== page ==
On April 3, 1986, Appellants filed a notice of appeal from both of the Circuit Court's interlocutory orders to the Kentucky Court of Appeals. Appellants relied, in that appeal, upon Mitchell v. Forsyth, 472 U.S. 511, 105 S.Ct. 2806, 86 L.Ed.2d 411 (1985). Appellees responded on April 10 by filing an emergency motion for immediate relief with the same court. On April 15, after a hearing, Judge Michael O. McDonald issued an order authorizing the Jefferson Circuit Court to retain the case on its docket and to proceed to trial on April 17, 1986.


A petition for writ of prohibition and a motion for intermediate relief, filed by Appellants on April 16, 1986, with the Kentucky Supreme Court, was denied by Justice Leibson after a hearing. On the trial date of April 17, the Jefferson Circuit Court denied Appellants' request for a continuance, but delayed proceedings until April 22 to facilitate Appellants' application for a stay of trial proceedings. That application was filed with the United States Supreme Court on April 18 and denied the same day by Justice Sandra Day O'Connor.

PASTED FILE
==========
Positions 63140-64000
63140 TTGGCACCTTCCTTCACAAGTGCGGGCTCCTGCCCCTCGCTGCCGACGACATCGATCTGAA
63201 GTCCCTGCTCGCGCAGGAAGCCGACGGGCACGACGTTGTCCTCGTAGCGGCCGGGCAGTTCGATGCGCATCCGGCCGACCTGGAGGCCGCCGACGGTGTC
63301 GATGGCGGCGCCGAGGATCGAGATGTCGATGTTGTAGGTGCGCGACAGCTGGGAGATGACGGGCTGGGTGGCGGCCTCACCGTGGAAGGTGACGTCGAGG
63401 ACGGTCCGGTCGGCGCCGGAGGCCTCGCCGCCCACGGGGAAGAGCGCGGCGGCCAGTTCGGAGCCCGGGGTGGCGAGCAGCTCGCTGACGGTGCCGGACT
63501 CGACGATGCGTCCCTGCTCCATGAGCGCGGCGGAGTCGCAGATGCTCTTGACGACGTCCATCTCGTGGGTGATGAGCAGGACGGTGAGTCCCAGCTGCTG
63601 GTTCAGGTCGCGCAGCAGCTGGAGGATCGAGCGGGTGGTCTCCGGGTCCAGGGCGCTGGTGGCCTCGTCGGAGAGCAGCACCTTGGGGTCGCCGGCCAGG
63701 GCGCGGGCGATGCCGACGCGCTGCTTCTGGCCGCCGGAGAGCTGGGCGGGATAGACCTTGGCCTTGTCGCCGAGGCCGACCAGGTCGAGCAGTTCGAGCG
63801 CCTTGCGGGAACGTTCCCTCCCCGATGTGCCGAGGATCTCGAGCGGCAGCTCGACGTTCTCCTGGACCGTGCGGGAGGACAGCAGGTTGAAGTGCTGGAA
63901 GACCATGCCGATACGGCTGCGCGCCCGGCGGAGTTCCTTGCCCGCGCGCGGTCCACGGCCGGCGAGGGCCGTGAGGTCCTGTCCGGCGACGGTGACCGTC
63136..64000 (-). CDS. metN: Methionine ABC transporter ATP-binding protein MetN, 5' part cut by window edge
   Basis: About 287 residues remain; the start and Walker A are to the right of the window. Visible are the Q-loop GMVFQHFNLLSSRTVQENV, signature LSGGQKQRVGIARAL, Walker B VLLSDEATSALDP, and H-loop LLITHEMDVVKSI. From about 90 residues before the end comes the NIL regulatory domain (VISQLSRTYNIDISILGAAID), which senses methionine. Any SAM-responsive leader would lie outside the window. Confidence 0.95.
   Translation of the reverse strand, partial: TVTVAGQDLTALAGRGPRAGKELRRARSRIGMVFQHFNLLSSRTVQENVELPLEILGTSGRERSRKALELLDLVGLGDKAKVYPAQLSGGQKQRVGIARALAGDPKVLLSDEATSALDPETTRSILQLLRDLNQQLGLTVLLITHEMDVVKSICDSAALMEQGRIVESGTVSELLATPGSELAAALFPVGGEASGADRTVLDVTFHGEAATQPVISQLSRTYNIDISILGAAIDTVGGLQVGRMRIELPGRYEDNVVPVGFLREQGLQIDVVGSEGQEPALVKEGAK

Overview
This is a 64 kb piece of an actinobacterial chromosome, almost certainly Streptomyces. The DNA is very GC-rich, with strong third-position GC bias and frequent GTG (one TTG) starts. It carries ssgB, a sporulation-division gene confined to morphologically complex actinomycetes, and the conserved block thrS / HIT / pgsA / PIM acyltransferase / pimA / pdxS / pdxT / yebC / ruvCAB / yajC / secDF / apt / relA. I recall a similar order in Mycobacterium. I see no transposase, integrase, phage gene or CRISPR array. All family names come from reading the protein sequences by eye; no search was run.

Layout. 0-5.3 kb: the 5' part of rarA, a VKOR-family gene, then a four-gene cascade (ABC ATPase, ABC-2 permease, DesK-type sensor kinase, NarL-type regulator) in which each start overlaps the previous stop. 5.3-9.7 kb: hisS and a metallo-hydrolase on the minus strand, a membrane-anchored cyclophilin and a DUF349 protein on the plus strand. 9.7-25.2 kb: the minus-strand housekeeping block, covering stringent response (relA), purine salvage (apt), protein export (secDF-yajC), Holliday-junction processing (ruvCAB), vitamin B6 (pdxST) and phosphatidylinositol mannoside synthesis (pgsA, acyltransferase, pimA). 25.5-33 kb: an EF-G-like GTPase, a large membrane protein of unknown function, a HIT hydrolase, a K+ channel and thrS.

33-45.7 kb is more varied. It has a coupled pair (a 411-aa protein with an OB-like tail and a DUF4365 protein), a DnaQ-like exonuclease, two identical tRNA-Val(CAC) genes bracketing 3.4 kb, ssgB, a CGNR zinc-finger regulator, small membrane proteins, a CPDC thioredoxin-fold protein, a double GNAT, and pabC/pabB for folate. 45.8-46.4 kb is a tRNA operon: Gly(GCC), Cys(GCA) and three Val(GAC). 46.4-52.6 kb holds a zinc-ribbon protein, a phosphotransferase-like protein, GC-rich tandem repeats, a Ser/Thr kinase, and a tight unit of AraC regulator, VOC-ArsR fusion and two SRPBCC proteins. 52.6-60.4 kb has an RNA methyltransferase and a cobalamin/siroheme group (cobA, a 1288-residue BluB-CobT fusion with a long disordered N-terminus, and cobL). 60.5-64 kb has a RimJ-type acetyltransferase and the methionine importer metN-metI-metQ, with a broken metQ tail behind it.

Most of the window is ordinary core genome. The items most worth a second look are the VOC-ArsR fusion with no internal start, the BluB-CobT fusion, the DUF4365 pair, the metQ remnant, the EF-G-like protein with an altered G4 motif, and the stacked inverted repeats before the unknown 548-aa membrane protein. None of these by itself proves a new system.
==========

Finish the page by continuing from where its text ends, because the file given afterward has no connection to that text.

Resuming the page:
On April 21, 1986, the evening before trial was to commence in the Jefferson Circuit Court, Appellants filed a petition for removal of this case with the United States District Court for the Western District of Kentucky. Original jurisdiction, pursuant to 28 U.S.C. Secs. 1331 and 1343, and the pendent jurisdiction of the United States District Courts were the claimed bases for the application. On April 22, Appellees filed a motion in the district court to remand the case to the Jefferson Circuit Court. The district court filed a memorandum opinion and order on April 25, 1986, granting Appellees' motion for remand. Appellants appeal from entry of that order.


The procedure after removal is set forth at 28 U.S.C. Sec. 1447. Appellees maintain correctly that this court is precluded from reviewing the district court's order of remand by Sec. 1447(d), which provides:

view counter

An order remanding a case to the State court from which it was removed is not reviewable on appeal or otherwise, except that an order remanding a case to the State court from which it was removed pursuant to Sec. 1443 of this title shall be reviewable by appeal or otherwise.


(Emphasis added). "The obvious purpose of this section is to avoid the delays which would result if appeals from remand orders were permitted." Appalachian Volunteers, Inc. v. Clark, 432 F.2d 530, 533 (6th Cir.1970). Therefore, the scope of appellate review of remand orders is narrowly limited to removals made pursuant to 28 U.S.C. Sec. 1443.